Nat Hentoff on the, ahem, interesting Constitutional doctrine of Michael Mukasey:
In a 2004 article in The Wall Street Journal, Mr. Mukasey argued that while the Constitution's first 10 amendments (the Bill of Rights) are noble, if you give constitutional prominence to these rights of individuals against the government, "then citizens will feel much less inclined to sacrifice in behalf of their government." (Sacrifice their individual liberties?) In that same article, he added, as the Bush administration also has with regard to these perilous times, that "at least in the first instance," citizens should give the government "the benefit of the doubt." (The most secretive government in our history?)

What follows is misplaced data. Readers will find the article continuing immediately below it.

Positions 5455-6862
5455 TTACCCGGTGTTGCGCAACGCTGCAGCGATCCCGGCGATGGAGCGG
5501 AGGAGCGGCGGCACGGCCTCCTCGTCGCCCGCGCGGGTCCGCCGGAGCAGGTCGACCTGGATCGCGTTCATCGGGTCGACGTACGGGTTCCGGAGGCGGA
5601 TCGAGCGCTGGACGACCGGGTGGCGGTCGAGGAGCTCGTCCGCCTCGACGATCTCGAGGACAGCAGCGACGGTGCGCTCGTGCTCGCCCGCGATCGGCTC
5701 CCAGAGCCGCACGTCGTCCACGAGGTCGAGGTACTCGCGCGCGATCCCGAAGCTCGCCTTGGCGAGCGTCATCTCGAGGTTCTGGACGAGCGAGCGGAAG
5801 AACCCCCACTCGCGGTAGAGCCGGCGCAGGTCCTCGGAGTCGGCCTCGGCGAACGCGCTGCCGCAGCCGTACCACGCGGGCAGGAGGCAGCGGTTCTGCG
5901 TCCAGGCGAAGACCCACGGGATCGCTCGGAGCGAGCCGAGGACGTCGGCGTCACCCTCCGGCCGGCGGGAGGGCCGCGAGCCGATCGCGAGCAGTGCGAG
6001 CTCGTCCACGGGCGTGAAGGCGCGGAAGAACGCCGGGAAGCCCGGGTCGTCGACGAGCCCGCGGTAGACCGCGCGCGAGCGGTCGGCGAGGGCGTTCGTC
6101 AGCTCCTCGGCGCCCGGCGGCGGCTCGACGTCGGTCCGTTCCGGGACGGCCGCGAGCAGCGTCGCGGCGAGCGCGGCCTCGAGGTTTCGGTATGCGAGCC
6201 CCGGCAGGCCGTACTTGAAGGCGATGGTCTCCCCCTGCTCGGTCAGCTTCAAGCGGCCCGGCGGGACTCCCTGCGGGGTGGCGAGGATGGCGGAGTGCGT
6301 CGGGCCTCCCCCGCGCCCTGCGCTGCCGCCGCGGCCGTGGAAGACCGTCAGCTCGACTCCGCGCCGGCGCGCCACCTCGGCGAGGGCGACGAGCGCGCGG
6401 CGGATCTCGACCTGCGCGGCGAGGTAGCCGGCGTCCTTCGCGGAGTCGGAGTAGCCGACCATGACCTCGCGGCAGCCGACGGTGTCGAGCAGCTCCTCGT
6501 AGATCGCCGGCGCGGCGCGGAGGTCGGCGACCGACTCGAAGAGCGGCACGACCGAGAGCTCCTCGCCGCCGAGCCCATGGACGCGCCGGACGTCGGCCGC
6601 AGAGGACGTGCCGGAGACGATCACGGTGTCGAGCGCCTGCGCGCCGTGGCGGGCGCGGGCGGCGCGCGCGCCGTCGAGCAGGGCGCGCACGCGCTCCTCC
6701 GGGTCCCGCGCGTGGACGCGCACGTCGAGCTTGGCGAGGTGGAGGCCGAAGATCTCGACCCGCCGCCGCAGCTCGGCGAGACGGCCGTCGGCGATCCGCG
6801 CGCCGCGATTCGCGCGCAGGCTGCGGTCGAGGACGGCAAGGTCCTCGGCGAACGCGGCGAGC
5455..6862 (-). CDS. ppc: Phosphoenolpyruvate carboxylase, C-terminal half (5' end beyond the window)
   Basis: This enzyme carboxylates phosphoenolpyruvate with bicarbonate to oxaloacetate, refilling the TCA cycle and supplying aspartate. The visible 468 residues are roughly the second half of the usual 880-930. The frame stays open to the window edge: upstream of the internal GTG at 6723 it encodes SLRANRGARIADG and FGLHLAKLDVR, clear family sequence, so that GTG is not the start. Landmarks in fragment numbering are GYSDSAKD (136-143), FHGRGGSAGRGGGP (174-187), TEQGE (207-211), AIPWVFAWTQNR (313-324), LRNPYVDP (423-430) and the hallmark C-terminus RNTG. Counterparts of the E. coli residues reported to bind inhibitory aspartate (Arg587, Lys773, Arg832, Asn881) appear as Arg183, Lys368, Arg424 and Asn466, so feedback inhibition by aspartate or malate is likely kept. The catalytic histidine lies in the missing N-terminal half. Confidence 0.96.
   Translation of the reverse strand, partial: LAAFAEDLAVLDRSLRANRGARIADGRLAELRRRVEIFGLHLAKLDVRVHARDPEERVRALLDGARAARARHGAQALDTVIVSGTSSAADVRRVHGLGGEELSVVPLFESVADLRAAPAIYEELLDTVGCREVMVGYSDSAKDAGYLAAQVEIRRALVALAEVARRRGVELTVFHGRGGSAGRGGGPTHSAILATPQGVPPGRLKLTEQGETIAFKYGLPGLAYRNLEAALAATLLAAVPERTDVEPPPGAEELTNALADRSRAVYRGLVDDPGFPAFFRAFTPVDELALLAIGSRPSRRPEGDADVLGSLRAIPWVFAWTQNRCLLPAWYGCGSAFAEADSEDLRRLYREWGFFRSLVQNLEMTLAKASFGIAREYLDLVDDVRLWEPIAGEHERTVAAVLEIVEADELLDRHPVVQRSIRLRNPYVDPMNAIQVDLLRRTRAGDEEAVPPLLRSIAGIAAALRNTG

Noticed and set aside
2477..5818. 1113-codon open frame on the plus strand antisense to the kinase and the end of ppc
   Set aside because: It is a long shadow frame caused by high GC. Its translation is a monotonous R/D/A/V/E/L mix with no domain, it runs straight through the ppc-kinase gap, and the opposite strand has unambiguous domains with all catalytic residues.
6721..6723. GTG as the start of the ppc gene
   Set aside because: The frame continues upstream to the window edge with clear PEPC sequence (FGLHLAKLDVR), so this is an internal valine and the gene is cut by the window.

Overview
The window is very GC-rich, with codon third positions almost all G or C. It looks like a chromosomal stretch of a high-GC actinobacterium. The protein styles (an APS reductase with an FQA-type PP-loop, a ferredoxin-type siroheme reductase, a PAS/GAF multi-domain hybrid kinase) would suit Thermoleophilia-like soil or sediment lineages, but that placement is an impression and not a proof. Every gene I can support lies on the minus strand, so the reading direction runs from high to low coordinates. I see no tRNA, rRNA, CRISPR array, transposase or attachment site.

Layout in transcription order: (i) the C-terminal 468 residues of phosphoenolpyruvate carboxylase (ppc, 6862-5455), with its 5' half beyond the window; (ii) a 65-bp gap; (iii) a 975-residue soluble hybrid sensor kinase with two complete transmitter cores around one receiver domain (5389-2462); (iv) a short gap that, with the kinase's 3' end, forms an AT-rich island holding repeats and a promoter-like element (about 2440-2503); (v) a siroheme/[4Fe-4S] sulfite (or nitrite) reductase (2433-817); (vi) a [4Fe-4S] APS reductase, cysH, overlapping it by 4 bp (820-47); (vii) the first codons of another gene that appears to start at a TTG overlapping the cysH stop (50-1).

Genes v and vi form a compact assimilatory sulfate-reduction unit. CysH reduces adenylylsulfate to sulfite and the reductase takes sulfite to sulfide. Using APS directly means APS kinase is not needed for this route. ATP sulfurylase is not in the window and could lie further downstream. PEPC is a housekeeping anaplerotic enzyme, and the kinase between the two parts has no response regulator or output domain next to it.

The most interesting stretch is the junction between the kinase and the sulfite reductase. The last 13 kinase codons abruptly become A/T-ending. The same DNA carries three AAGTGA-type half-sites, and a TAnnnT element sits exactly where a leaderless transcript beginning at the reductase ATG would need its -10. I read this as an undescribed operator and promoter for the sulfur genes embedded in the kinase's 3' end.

Libertarian author James Bovard, in an interview with Charles Goyette, characterizes this doctrine as the view that the secret meaning of the Constitution is that the government receives the benefit of the doubt when it purposes to do something. And while there are interesting legal and philosophical questions implicated in these controversies concerning the balance of powers, as well as the scope of governmental authority in wartime, it should be sufficient to observe that any Constitutional doctrine which posits "giving government the benefit of the doubt" as a balance to "individual rights inclining people against sacrificing on behalf of their government" (as opposed to, say, family, Church, people, community, etc.) is perilous. Though the phrase will undoubtedly have the ring of the antiquated, a government of limited and delegated powers is not one that ordinarily demands sacrifice of its citizens.